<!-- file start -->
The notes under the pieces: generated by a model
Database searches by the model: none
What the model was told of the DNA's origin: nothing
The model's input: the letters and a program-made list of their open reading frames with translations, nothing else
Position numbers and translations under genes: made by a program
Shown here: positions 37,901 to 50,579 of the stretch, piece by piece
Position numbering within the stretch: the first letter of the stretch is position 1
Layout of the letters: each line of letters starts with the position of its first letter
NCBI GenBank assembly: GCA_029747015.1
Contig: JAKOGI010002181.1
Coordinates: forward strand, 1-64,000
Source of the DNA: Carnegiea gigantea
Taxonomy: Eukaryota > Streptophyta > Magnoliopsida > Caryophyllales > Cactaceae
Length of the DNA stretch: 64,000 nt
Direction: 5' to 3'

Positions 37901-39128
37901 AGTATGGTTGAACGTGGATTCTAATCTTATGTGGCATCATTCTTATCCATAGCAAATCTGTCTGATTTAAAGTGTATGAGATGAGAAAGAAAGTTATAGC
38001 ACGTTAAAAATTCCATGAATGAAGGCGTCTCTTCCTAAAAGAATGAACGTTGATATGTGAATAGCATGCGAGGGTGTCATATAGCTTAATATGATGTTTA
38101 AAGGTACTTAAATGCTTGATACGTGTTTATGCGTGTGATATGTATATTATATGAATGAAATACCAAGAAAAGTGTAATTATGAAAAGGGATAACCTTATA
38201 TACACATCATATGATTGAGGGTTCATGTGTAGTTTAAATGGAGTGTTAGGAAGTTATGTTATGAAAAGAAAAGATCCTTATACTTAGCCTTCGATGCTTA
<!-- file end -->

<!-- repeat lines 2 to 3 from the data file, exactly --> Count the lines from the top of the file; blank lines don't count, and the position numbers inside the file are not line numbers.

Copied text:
Database searches by the model: none
What the model was told of the DNA's origin: nothing